Jimmy: Gotcha. So some institutional players there certainly with some of the names you just mentioned. So the Institute for Portfolio Alternatives, one of your mandates or your mission is to be an advocate for awareness of portfolio-diversifying investments, and that’s one of the roles of alternatives is to serve as portfolio diversifiers. But why in addition to that should investors and advisors in your view, Tony, consider including alternative investments in an investment portfolio?

Tony: It’s a great question, Jimmy. What we’re seeing nowadays, and especially sort of this shift away from defined benefit plans that individuals like my parents, in my previous career when I worked at Verizon, I had access to. And those defined benefit plans, if you really look into them, had a very diverse portfolio. You had your stocks-bonds, as well as allocations to private alternative investments. And what you have seen actually over a period of time, both from an institutional perspective and in the benefits space, is larger allocations to alternative investment strategies, creating some diversification away from your traditional equity markets which tend to be fairly volatile. And we saw that volatility in the early onset of COVID last year, where the markets took a significant hit while the private sector wasn’t unaffected, but it wasn’t affected at the level that the public markets were and actually recovered quite quickly compared to the public markets. But today, when you look at the next generation, my kids, for example, they don’t have access to these plans. They have access to defined contribution plans. And those defined contribution plans offer them investment strategies like mutual funds and ETFs that, frankly, move with the equity markets. So their ability to diversify their retirement holdings and actually have a well-balanced investment portfolio has diminished as a result of some of the shifts in just retirement planning as one point.

The other interesting point to note is that when you look back in time, the average mainstream investor didn’t have access to these strategies. You had to be a High Net Worth family office, work with big banks, to be able to have access to commercial real estate credit, private equity, and middle-market lending. And what our members have been able to do is democratize what was institutional investment opportunities and put them in the hands or at least make them accessible to the main street investor. Again, the whole idea is to create a better-balanced portfolio. And again, I wanna stress one thing. These investment strategies are not for everybody, okay? They require, and that’s one of the reasons why I prefaced them at the beginning of our conversation, that all our members who structure and offer these alternative investment opportunities only distribute them through professional financial advisors, broker-dealers, registered investment advisors in the warehouses.

It is important that when you’re looking at making an investment in any one of these strategies, and it’s true for either stocks and bonds as well, you look at your portfolio, you look at what’s suitable, what’s not suitable, and your risk tolerance. And that requires a lot of thought and analysis and it varies and it changes over time. But one of the things that we have found especially as the market has continued to evolve and the strategies have continued to evolve, and we have provided more access to these different strategies, is that more people are gravitating towards these types of investments to provide that diversification that they didn’t have access to before. And part of that has to do with the fact that it provides several different things. Some of the strategies have an income focus, and some of them have a growth focus, and others have a combination of both. So although you can buy stocks with dividends that provide some income and you’re hoping for the growth, what these investment strategies are designed is for a specific need of an individual retail investor whether it’s income or growth.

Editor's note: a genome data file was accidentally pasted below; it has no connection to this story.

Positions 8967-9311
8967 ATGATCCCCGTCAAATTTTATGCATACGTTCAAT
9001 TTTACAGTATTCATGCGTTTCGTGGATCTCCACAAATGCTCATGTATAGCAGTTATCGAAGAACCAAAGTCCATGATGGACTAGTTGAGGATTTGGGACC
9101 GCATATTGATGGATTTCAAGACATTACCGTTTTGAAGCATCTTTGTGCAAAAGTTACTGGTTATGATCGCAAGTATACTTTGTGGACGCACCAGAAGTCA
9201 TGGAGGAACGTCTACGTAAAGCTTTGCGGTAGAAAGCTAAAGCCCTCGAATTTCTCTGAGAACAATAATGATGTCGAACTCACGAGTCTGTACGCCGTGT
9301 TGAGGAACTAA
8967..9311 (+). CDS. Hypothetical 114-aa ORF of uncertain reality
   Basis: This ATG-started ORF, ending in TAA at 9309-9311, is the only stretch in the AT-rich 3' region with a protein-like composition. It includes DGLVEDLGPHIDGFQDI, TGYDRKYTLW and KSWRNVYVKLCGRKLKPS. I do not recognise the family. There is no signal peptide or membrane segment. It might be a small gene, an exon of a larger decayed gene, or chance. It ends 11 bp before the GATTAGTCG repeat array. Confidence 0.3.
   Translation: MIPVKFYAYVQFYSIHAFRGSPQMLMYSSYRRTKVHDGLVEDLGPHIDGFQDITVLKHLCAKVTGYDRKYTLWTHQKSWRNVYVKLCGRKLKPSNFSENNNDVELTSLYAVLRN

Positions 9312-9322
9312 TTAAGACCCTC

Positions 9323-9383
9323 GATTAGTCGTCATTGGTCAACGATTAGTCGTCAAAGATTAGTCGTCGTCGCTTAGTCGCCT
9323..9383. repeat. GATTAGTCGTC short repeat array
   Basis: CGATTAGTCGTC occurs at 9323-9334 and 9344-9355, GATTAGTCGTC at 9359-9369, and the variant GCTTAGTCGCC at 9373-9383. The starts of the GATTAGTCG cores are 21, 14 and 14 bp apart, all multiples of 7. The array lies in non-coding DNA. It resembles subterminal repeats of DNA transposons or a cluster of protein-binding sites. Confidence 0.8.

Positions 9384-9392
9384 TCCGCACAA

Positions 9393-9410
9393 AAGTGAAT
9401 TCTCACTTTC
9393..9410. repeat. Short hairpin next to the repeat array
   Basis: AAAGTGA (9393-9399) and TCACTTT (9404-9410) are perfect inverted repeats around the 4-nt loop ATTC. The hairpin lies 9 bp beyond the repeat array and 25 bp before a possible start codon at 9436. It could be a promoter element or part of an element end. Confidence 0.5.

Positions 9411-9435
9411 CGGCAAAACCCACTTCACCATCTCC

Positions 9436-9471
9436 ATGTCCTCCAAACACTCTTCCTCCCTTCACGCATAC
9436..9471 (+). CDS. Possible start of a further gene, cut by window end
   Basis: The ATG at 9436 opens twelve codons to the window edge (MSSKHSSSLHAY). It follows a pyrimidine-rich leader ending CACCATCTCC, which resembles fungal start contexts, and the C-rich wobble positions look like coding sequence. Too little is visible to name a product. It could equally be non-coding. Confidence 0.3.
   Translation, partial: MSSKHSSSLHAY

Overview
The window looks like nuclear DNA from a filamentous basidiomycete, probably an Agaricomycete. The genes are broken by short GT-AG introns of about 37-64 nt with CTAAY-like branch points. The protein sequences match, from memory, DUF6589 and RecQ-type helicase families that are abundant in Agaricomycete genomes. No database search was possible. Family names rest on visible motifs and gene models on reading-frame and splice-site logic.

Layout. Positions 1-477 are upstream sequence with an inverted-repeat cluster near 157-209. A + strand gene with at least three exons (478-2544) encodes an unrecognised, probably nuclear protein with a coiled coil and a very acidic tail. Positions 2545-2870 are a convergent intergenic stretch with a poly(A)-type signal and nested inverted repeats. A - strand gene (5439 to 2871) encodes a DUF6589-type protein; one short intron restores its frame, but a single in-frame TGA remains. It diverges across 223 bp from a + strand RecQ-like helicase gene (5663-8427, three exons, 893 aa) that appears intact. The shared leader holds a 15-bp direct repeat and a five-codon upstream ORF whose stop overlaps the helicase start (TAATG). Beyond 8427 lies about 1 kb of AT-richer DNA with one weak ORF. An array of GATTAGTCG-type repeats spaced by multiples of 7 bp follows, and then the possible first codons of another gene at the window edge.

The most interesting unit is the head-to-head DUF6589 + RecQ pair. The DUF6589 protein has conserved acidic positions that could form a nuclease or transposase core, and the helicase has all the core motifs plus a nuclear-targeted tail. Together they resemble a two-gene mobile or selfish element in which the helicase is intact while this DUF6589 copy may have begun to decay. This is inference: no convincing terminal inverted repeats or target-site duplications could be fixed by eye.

Jimmy: Right. That’s really interesting, Tony, that shift that you identified from defined benefit plans being offered through your employer, typically to the shift toward defined contribution plans now for retirement plans. It really puts the burden of diversification and finding investment options on the investor or that investor’s advisors. So the fact that your members have helped democratize institutional investment opportunities for main street investors, as you put it, is crucially needed in large part because of that shift. That’s a really interesting point that you bring up. I wanted to discuss with you Regulation Best Interest or Regulation BI or Reg BI that was recently passed just a couple of years ago, and it’s still, kind of, undergoing some changes. How might any changes to that regulation impact alternatives and what are you expecting to unfold there?